Consumers remember when diesel cars and trucks were supposed to be a hedge against the, then, rising costs of gasoline. These trusting consumers woke up and found that after they had paid the extra cost of the diesel engine ($5k), the government increased the tax on diesel and the oil companies spiked the price of diesel above the cost of gasoline (even though everyone knows that diesel is less expensive to produce). These smart consumers will not get sucked into putting all their transportation dollars into an energy source controlled by a public utility sysem that (just a few years ago, in California) was so gullible it tied all Californians to higher electric bills, for years, with their mismanagement. When it comes to energy these days, just like a stock portfolio, diversification works in cars, too.

    I believe a bridge (to the goal of all-electric car acceptance) has to be made using hybrid cars. As Hybrids are able to travel greater and greater distances between plug-in charges, confidence in electric cars will certainly grow. When the “tipping point” is reached, the consumer will come running to get on-board. However, if these same consumers are forced into electric cars before they are ready, they will prove that they are more than a match for dictates. I hope wisdom prevails over ideology. If we are going to rush into something, let’s rush into higher mileage hybrids and all-electric will surely follow.

  • johan young

    I’m just to start in write article about hybrid cars (i’ve great interest about that). In my country, (Indonesia) not yet to plan develop car industrial hybrid. So…Is so difficult to found out more about hybrid cars.


    What about Cobasys?

  • Jon L

    Only $150-300 million per battery plant? That’s a pittence comparered to the bailout money that has gone literaly nowhere to benefit the current state of the economy. Building these plants will put people in jobs for the long and short term – from design, construction, manufacturing, and long term plant employment.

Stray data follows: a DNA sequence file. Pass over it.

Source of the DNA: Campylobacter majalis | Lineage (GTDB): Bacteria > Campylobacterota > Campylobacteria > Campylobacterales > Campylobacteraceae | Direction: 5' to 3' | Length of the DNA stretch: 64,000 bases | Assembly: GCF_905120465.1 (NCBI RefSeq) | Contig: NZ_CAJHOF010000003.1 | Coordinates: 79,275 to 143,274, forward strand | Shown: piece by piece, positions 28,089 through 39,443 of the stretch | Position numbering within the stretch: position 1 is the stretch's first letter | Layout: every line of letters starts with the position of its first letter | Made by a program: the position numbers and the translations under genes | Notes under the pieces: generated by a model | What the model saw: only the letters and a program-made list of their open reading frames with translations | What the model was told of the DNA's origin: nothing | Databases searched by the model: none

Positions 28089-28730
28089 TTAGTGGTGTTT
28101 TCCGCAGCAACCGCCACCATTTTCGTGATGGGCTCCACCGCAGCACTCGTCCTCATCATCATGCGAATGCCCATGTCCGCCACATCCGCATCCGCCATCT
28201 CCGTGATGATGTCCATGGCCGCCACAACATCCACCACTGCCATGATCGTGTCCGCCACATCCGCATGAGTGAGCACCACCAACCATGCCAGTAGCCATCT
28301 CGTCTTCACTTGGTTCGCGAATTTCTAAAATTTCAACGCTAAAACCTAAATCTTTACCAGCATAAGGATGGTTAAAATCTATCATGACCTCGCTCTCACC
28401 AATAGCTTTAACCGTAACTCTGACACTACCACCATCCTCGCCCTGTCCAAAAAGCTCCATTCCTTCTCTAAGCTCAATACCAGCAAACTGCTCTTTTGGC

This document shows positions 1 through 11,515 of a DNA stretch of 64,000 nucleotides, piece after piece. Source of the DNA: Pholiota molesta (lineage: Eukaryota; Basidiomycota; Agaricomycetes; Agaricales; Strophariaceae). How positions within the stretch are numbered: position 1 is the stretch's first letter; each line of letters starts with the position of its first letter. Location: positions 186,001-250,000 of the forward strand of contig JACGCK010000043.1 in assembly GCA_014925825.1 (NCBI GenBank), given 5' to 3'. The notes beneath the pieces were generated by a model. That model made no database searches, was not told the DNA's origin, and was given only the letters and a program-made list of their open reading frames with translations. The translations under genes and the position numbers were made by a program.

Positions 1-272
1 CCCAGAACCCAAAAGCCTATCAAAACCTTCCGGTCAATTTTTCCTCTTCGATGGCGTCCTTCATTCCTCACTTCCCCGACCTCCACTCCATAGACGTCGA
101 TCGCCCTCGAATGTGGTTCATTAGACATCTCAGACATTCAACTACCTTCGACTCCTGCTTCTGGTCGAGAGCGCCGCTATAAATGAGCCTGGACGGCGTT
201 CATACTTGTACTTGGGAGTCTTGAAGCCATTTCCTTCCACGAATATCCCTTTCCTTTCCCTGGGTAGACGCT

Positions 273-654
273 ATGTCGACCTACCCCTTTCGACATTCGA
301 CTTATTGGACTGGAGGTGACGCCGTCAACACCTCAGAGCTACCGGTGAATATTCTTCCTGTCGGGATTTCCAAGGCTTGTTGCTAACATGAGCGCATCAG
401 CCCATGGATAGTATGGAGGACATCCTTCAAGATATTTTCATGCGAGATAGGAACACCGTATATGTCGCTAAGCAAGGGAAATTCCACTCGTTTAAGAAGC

Did we off-shore the moon landing? Keep these projects here close to home.

    So easy a teenager can do it…

  • Pasan Gaus

    The main page photo of President Obama looks like he is having a Gastro-Intestinal issue.

  • Svemir

    Welcome electric cars! This may be the right immediate solution for 0 polution in the cities. With more and more clean sources of electricity from wind, solar, tide, waves, river underflows and geothermal sources we have chance to slow down if not to reverse global warming process.

    Name “Southern California Edison’s electric-vehicle test facility” is rather sarcastic because Mr. Edison had demonstated elephants killings with AC/DC to prove how this Mr. TESLA inventions of double current electricity are dangerous. Mr. Edison promoted single current energy production and now the center for electric vehicles is named with this great American inventor but opponent of TESLA’s electric invention which includes electro motor used in electric cars. I am still surprised how this unjustice happens over and over again. Well Tesla Roadster is great hommage to Tesla.

    Still thanks to the same Center for promotion of electric cars! Keep the good work!

    Svemir Vranko, Croatia

  • hybridgreg

    In response to your trip down memory lane, keep in mind that the control system in all hybrids and the storage batteries are all DC. I think Edison would be proud that over the years BOTH AC and DC have a prominent role in this new technology